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Explained: Why a Nike advertisement in Japan has generated backlash

The two-minute video, titled ‘The Future Isn’t Waiting’, is Nike's latest attempt to expand its marketing strategy to focus on socio-political issues.

By: Explained Desk | New Delhi | Updated: December 16, 2020 10:30:04 am
Nike, Nike Japan, Nike ads, Nike japan ad controversy, racism in japan, zainichi discrimination, express explained, indian expressAcross social media platforms, the advertisement has racked up millions of views, featuring the hashtag #YouCantStopUs. (Photo: YouTube/Screengrab)

In the last week of November, Nike Japan released a video highlighting the issues of racism and bullying in the country. This set off a firestorm, with many Japanese social media users calling for a boycott of the company. The two-minute video, titled ‘The Future Isn’t Waiting’, is the latest attempt by the company to expand its marketing strategy to focus on socio-political issues.

Why has the video generated controversy?

On the surface, the advertisement is similar to others by Nike that feature stories of athletes overcoming odds to achieve success in various sports. But this video has an additional message — three young women athletes are shown battling racism and bullying in educational institutions in Japan and how their sports helped them find refuge.

Nike had said that the advertisement was inspired by the stories of real women athletes in Japan, and the video features one biracial woman and another who is a zainichi, ethnically Korean. While the advertisement has been lauded by many, there have been others who have claimed that Nike is exaggerating the scale of racism and discrimination towards foreigners and biracial individuals in Japan.

Who is a zainichi?

Zainichi are a minority group of ethnic Koreans who immigrated to Japan prior to 1945 and whose descendants continue to live in the country. The zainichi have faced racism in Japan for decades, attitudes that are rooted in Japan’s brutal colonisation of the Korean peninsula in the 20th century.

Exclusionary and discriminatory practices continue to exist against the community despite years of activism led by zainichis in Japan and overseas. Over the years, zainichis have been compelled to adopt Japanese names and surnames and have used other ways to hide their heritage and culture. In this video, one woman athlete is shown openly wearing a traditional Korean dress, walking down the street, while passersby stare at her.

Late at night, huddled beneath blankets, the woman browses through an article titled ‘Exploring the zainichi situation in Japan’. “Maybe I should stand out a little less and blend in a little more,” she asks in the video. Later, she walks down a corridor wearing a sports jersey featuring the word ‘Kim’, a common Korean surname, pasted on top of her Japanese surname in yellow tape.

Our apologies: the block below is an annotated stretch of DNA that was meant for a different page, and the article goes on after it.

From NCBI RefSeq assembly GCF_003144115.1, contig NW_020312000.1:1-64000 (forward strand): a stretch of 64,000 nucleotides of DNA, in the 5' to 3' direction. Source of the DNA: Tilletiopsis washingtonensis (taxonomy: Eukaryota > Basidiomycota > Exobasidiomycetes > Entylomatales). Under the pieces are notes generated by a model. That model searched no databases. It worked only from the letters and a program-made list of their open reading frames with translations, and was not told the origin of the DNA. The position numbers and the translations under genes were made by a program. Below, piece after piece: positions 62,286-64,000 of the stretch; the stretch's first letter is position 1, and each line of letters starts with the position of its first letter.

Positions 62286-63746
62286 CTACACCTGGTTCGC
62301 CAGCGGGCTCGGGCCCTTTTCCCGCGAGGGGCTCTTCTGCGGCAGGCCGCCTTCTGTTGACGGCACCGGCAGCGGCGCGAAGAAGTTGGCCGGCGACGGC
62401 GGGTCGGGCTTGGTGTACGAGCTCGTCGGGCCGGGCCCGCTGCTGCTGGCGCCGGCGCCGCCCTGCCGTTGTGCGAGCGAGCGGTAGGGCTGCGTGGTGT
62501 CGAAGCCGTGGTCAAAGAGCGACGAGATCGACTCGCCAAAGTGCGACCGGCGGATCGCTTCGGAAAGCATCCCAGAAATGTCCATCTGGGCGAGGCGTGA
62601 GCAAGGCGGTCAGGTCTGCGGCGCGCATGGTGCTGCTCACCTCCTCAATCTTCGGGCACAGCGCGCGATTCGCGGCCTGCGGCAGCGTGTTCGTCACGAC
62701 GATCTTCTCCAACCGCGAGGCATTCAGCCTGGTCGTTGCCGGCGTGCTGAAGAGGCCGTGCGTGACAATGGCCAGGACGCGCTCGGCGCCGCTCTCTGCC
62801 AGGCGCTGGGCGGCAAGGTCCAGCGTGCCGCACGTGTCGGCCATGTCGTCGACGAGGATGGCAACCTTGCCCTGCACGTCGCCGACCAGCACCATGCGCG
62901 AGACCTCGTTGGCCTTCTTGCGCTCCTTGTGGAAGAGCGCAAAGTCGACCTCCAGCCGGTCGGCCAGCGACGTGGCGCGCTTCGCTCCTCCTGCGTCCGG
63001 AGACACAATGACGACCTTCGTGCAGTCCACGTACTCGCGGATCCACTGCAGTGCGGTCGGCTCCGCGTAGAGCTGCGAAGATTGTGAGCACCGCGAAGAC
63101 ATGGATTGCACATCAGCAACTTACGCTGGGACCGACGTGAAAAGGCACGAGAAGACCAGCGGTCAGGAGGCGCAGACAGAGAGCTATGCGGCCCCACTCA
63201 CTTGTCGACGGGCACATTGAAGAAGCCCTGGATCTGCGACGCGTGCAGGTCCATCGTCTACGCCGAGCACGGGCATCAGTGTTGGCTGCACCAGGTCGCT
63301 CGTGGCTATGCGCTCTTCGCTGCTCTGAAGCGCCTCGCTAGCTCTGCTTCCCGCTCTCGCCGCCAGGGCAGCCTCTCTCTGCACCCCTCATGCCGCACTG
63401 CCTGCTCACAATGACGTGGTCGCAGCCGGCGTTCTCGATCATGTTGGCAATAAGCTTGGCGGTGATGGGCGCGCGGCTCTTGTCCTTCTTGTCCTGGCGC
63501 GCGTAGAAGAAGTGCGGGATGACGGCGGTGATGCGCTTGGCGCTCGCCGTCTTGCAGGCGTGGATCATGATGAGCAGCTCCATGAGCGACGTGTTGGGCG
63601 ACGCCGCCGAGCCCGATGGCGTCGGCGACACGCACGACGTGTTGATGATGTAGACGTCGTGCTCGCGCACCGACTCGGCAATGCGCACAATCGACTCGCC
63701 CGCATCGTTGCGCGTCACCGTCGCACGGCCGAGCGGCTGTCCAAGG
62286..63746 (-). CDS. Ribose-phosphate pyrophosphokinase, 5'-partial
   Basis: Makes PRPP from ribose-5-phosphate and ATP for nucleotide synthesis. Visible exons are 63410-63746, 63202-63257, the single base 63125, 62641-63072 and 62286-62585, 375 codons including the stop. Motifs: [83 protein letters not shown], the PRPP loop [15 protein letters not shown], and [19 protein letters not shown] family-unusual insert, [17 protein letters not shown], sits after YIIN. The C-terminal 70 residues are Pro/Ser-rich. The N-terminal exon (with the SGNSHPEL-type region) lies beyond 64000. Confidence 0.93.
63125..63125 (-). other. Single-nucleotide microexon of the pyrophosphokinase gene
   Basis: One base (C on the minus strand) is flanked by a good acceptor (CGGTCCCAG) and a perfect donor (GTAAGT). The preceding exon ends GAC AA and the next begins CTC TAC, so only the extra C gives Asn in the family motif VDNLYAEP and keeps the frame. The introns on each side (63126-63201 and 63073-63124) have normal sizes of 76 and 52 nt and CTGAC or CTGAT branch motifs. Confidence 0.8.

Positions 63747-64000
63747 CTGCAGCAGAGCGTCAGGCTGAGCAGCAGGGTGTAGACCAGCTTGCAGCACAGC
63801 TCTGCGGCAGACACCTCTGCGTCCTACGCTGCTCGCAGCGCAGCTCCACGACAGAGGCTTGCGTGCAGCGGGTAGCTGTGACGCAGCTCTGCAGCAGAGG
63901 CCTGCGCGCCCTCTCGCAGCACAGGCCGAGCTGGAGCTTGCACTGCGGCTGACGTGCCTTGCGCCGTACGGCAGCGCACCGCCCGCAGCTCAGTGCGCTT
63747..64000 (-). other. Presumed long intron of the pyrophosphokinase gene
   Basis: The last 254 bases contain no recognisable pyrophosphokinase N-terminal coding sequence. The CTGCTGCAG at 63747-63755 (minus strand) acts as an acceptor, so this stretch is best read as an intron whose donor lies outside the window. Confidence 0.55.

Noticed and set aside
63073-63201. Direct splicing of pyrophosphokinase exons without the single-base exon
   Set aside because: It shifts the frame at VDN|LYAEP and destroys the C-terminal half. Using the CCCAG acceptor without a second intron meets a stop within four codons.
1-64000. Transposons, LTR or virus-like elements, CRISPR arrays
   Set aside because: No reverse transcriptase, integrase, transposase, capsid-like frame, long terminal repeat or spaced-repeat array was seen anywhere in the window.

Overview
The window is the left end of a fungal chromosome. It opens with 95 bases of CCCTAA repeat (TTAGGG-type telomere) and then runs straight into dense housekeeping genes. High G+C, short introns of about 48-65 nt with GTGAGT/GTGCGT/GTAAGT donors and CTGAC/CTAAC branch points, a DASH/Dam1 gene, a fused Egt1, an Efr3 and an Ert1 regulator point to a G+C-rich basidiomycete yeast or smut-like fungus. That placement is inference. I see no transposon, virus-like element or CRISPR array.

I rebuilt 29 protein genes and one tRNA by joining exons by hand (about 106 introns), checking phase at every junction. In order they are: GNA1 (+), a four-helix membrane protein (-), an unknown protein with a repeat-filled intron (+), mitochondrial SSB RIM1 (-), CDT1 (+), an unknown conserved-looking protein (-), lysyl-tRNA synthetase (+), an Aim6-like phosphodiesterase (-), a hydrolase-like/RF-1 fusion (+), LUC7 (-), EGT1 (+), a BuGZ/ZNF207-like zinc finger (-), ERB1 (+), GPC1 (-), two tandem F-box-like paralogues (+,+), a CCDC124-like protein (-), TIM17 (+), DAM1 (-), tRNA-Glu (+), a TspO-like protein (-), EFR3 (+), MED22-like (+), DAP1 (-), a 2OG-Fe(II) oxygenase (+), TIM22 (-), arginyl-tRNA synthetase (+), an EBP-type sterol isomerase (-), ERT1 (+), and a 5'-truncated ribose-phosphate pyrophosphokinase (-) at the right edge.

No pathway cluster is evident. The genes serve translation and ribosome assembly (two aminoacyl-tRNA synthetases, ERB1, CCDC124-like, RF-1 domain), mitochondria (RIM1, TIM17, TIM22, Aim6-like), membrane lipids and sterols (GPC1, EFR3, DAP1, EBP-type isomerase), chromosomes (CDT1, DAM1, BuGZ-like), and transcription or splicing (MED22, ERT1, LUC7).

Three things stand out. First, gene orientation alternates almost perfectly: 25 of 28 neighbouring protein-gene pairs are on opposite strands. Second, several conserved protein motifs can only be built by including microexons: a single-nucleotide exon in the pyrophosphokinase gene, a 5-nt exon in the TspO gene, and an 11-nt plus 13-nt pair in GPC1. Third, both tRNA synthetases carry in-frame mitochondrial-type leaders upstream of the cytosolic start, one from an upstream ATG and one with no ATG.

SoftBank Group Corp. Founder and Chairman Masayoshi Son, one of the most prominent zainichi, has earlier spoken of the harassment and discrimination he faced because of his heritage.

Why are people objecting?

Across social media platforms, the advertisement has racked up millions of views, featuring the hashtag #YouCantStopUs. On YouTube, it has more than 11 million views, with almost 70,000 users hitting the ‘thumbs-down’ icon.

“Many Japanese do not like to be told by outside voices to change their ways,” the BBC quoted Morley Robertson, a Japanese-American journalist, as saying. “But if a foreigner demonstrates a deep understanding of Japanese culture or Japanese rules, then those same Japanese who would otherwise take offence will gush forth with praise.”

Naomi Osaka wearing a mask in Ahmaud Arbery’s honour during the third round of US Open. (Photo: AP)

Race is a sensitive issue in Japan and one that is not openly discussed. In the video, one woman athlete browses through a news article on tennis champion Naomi Osaka who is also a biracial Japanese national. When Osaka wore a face mask earlier this year at the 2020 US Open, featuring the name of Ahmaud Arbery, a Black man who was killed in police violence in the US, Japan focussed on her win, not her activism. 📣 Follow Express Explained on Telegram

Researchers trace the origins of the concept of homogeneity in Japan to the 1880s, but an emphasis on the importance of eugenics appeared only by the 1930s, during Japan’s era of colonial expansion. Post the devastation of Hiroshima and Nagasaki during the Second World War, concepts of one people, one race, one culture, one language etc. became more deeply entrenched in Japan, as a way of coping with and emerging from the impact of the war. While diversity has increased in the country over the decades, with a growing number of interracial families, critics say that discrimination and racism continue to exist in Japan.

Nikkei Asia quoted Martin Roll, a business and brand adviser, as saying: “Typically, Japanese consumers are less vocal and will not express it openly unless brands cross a distinct red line. Nike definitely crossed the red line with their advertisement and faced strong consumer anger and backlash.”

But the company has brushed off the criticism, and told Nikkei Asia: “The video is based on the testimonials of real athletes who, like many young people today, struggle to feel accepted for who they are. Discrimination is a global issue, and it exists around the world.”

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